as providing important on-site surveillance and evening or weekend activity 
-  following completion of the excavation further activities, research  and events by the UoS, FoSC and other 
partners will continue around the site and the finds generating ongoing interest, educational opportunities and 
6b Tell us about the main risks facing the project after it has been completed and how they will be 

After project risks 
Likelihood Impact 
SCC unable to find funding to continue 
Include in future planning and 
maintenance to the required standard once HLF 
revenue generation streams and 
funding expires (after 3 years post development); 
capital receipts.  Explore other 
or maintenance costs may be higher than 
funding sources, such as BIDs 
expected (due to nature of remains) 
No funding is found for maintenance of off-site 
Explore options with stakeholders  SCC 
materials (curator) 
and partners (eg Sheffield 
Leading to lack of development surrounding the 

park area leaving it isolated 
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6c How will you evaluate the success of your project from the beginning and share the learning? 
Success will be evaluated using the following measures 
-  Visitor numbers/footfall counts (from electronic counter on Waingate) 
-  Visits from schools, colleges and universities and student participation in off-site events 
-   Volunteer hours, days or longer commitment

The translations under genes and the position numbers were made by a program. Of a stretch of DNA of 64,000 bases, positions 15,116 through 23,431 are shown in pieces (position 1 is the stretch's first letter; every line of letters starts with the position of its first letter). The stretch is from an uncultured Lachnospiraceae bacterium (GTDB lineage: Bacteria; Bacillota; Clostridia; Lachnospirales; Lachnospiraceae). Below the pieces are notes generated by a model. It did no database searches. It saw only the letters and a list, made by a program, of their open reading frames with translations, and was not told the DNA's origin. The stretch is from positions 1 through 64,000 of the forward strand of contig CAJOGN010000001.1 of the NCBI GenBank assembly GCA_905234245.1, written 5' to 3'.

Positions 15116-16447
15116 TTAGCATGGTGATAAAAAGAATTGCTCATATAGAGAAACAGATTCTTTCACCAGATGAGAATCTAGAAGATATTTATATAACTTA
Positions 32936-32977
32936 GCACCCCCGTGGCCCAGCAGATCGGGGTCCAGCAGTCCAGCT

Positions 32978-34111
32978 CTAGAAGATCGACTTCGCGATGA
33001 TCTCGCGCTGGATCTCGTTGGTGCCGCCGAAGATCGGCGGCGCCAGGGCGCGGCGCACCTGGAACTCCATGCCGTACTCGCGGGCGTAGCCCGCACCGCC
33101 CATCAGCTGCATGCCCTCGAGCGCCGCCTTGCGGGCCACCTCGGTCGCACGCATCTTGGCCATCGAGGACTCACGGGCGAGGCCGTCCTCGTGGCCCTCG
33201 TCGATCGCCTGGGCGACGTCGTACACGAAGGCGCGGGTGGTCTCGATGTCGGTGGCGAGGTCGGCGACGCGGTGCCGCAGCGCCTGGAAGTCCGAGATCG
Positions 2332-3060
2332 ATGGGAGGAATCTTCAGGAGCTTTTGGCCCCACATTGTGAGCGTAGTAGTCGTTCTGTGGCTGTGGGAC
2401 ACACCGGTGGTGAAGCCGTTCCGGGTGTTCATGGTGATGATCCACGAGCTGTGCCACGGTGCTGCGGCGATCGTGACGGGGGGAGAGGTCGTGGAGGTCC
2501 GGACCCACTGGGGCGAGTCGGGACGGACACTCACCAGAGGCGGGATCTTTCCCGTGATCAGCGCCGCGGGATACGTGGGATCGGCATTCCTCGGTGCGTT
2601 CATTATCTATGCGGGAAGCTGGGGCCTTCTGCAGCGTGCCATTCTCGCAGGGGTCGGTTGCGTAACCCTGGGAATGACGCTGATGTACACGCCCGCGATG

-  Attendance at events, performances, displays 
-   Volunteers trained in conservation, interpretation and engagement skills,  
-  Outreach visits by staff or volunteers to other organisations or audiences 
-  Use of downloadable on-line resources, including an audio guide, historical visualisation/recreation and 
education packs 
-  Website hits 
-    Media coverage 
-    Membership of the Friends 
Section seven: Project costs 
In this section, tell us how much it will cost to develop and deliver your project. 
There is a limit of 20 words per 'description' section when completing the cost tables. A more detailed 
explanation and breakdown of your costs should be provided as part of your supporting 
documentation. Please see Section nine: Supporting documents within the programme application 
guidance for further information. 

7a Development-phase costs  
Development costs 
Cost heading 
Cost  VAT  Total 
Archaeology Contractor & Supervisor, Contract Project Manager, Quantity  313000   
Surveyor, Civil, Electrical Engineer, Audience & Interpretation Development 
Consultants, Landscape Architect 
New staff costs  Project Director, Education and Community Engagement Officer 
Advertising costs and staff contract management 
Community Activities, Planning application, general expenses, safety 
equipment for staff and volunteers 
Full Cost 
Contingency based on approx 10% of capital costs and risk assessment 
Volunteer time 
7b Development-phase income 
Please note that HLF rounds all grant requests down to the nearest £100. With this in mind, please 
make sure that the total Development-phase income exactly matches the total of your 
Development-phase costs or the system will not allow you to proceed. 

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Development income 
Source of funding 
Local Authority 
SCC Capital Programme 
Other public sector 
S106 Funds held by Council 
Central government 
European Union 
Private donation - Individual 
Private donation - Trusts/Charities/Foundations 
Private donation - corporate 
Own reserves 
Other fundraising 
Non cash contributions 
Volunteer time 
HLF grant request 
7c Development-phase financial summary  
Total development costs 
Total development income 
HLF development grant request